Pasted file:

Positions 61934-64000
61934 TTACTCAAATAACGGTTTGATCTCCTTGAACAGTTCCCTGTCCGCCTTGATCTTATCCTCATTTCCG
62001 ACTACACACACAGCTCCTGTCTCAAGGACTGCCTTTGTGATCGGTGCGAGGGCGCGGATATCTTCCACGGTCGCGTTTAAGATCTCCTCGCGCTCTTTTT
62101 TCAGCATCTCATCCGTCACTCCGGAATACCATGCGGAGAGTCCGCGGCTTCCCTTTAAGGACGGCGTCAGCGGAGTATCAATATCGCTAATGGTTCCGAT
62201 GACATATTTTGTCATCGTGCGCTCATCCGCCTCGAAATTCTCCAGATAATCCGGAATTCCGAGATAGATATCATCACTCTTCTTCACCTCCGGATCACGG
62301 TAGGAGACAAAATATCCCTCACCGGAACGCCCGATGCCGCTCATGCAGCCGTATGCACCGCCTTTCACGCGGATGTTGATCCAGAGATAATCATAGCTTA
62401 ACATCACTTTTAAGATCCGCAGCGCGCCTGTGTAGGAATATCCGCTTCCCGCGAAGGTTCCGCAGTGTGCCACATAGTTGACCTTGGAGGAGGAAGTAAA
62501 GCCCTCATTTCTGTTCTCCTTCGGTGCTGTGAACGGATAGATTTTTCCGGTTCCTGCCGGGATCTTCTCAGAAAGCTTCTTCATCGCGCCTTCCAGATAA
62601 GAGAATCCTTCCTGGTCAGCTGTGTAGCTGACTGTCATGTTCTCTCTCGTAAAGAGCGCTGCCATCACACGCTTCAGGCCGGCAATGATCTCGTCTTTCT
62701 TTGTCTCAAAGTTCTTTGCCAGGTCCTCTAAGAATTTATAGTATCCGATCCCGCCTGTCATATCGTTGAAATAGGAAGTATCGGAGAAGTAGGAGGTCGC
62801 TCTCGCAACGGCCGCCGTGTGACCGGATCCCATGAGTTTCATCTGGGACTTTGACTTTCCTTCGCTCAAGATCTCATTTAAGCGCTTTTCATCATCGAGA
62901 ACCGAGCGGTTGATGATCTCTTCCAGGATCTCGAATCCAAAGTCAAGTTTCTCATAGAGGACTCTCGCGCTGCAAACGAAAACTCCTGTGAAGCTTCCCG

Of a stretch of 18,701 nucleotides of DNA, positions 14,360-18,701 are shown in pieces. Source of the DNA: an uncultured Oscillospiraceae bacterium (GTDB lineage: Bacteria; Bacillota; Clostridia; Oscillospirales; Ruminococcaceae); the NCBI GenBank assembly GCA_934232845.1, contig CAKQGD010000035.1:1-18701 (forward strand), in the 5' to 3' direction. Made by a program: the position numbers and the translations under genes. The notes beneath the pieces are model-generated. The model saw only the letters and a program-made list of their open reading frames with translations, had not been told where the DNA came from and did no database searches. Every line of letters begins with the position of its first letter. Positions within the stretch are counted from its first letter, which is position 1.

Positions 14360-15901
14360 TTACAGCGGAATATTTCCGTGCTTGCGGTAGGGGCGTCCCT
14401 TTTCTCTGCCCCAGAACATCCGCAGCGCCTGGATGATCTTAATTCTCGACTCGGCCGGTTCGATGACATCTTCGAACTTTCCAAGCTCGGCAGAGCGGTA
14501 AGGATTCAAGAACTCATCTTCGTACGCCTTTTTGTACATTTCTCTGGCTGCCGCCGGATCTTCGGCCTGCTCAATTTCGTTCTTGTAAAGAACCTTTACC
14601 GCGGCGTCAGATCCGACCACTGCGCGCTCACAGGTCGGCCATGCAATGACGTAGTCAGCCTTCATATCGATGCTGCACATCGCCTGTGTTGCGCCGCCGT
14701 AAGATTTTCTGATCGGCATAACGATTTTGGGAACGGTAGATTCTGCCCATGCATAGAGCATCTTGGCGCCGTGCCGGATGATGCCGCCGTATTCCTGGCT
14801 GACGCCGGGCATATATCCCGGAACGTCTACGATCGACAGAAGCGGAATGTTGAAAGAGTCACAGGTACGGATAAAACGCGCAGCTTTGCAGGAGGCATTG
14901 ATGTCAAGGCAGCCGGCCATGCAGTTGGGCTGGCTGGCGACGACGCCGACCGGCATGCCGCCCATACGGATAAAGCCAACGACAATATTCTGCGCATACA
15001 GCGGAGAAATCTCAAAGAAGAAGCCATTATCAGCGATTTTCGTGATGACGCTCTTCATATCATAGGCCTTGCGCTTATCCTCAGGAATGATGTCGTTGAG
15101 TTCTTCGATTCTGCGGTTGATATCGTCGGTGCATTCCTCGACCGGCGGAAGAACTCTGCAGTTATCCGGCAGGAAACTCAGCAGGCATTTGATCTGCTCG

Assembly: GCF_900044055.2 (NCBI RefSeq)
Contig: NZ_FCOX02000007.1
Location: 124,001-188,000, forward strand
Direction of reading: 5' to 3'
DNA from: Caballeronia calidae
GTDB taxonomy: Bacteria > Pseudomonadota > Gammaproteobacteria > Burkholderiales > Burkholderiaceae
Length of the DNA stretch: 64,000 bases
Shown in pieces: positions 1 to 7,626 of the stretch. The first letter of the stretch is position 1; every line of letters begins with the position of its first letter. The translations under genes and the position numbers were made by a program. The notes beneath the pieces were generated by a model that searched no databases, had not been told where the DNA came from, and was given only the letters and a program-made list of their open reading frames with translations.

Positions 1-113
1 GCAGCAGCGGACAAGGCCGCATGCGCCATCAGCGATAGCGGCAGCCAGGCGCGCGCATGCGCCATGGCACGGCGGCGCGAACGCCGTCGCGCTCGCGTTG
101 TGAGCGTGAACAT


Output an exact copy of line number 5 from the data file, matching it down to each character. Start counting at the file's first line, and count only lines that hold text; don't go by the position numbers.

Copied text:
62201 GACATATTTTGTCATCGTGCGCTCATCCGCCTCGAAATTCTCCAGATAATCCGGAATTCCGAGATAGATATCATCACTCTTCTTCACCTCCGGATCACGG